- February 2014
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- Market Report
- American Lamb Industry Announces Final Roadmap
- Looking Back: Top 10 Sheep Stories of 2013
- Sheep to Shawl
- Sheep Growing Senator Weighs in on Idaho Wolf Debate
- Are Your Ewes Pregnant?
- Economist Sees Bumpy Years for U.S. Ag
- New Farm Bill May Bring Insurance Issues
- New Wool Yarn Mill Filling Niche
- College Wool Judging Teams Pick Up Skills Together at Belle Fourche Clinic
- ASI Offers Sheep Priorities to APHIS
- Utah Farm Bureau: States Can Manage Wolves
- Farmland Prices Rise, But How Long is Ride?
- Sheep Heritage Contributors
Economist Sees Bumpy Years for U.S. Ag
COLUMBUS, OH – An agricultural economist at Ohio State University has some words of caution for U.S. farmers.
“The last six years have been extraordinary years if you are a row crop producer,’’ Matthew Roberts told a workshop Monday at the American Farm Bureau Federation’s convention in San Antonio. But prices have fallen and “the next six years will not be like that,” he said.
Roberts, an associate professor at OSU’s Department of Agricultural, Environmental and Development Economics, is predicting a four-to-five year period of “lower costs and profitability.’’ And he advised farmers to “put one year’s worth of land charges (above normal working capital needs) in the bank as soon as possible.”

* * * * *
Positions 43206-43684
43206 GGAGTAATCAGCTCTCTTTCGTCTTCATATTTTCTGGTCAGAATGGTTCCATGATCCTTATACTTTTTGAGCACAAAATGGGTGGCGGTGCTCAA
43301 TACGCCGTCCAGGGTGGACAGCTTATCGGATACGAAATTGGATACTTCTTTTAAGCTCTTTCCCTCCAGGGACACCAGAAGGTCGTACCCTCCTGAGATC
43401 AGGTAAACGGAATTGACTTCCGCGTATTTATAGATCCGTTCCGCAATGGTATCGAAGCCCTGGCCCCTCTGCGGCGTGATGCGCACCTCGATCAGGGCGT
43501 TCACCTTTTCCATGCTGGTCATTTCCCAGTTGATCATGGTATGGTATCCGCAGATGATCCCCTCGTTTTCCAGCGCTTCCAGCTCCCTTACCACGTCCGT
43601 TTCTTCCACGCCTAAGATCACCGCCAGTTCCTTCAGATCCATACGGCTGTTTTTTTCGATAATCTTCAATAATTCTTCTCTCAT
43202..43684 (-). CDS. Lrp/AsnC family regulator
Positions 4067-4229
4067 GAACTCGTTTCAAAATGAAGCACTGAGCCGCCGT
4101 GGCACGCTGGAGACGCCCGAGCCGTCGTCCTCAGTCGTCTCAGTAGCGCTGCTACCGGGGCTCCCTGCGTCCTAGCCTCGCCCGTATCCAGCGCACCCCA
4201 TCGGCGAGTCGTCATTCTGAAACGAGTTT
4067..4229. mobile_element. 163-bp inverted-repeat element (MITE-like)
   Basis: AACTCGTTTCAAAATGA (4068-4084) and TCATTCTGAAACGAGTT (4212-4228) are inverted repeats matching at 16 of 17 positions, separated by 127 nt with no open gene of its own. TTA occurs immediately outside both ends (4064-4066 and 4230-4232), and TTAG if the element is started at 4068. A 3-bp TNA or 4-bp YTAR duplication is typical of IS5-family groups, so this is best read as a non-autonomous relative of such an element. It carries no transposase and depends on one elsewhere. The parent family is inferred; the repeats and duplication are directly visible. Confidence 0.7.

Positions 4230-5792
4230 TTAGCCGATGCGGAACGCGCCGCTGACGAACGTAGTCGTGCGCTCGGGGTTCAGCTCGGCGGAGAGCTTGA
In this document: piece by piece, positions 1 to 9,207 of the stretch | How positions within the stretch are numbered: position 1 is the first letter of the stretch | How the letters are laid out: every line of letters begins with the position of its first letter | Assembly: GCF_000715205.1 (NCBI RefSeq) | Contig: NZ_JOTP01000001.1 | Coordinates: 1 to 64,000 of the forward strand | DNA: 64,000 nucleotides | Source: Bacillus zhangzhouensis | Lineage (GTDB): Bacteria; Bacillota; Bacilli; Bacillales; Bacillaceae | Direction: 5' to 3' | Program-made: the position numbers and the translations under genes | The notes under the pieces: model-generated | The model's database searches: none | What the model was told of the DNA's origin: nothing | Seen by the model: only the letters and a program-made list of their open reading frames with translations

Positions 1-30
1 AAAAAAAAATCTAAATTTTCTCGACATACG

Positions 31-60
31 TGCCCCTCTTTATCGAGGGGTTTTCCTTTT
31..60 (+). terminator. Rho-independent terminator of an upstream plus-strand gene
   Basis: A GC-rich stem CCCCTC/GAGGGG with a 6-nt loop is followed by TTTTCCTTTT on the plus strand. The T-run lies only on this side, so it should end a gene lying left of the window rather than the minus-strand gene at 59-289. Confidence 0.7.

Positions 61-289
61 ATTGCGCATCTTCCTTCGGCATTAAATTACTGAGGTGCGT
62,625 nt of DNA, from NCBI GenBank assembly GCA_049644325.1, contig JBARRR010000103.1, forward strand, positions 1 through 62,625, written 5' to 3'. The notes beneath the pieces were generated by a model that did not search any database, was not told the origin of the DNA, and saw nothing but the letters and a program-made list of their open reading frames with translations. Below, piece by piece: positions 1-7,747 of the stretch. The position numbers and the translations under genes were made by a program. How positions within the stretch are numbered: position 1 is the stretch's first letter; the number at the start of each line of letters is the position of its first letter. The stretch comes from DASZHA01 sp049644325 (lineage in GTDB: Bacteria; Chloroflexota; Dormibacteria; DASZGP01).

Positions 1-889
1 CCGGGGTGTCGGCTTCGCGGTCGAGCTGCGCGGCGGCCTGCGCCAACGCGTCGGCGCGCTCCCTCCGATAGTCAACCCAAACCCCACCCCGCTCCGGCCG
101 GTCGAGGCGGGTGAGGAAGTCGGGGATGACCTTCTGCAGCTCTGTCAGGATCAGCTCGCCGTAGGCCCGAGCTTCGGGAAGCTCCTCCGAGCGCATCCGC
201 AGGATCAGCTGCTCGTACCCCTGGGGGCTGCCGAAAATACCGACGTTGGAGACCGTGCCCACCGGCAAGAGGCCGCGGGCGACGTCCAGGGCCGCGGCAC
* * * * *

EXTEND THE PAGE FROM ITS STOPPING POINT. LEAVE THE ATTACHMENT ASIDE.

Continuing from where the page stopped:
Roberts also had some more personal advice for young farmers, who he said may never have experienced hard times. Farmers should make sure they communicate with their spouses about their financial situations, he said, adding, Pushed by record prices for corn and soybeans, U.S. net farm income last year was estimated at about $131 billion, the highest in 40 years, once adjusted for inflation. Farmers responded to the surge in prices by planting a corn crop that USDA says will approach 14 billion bushels, the biggest ever, overwhelming increased corn crop demand for ethanol and livestock feed.
“High prices give incentives to change behavior,’’ Roberts said. “As a result, global corn, soybeans and wheat production have all increased substantially.”
Re-printed from Agri-Pulse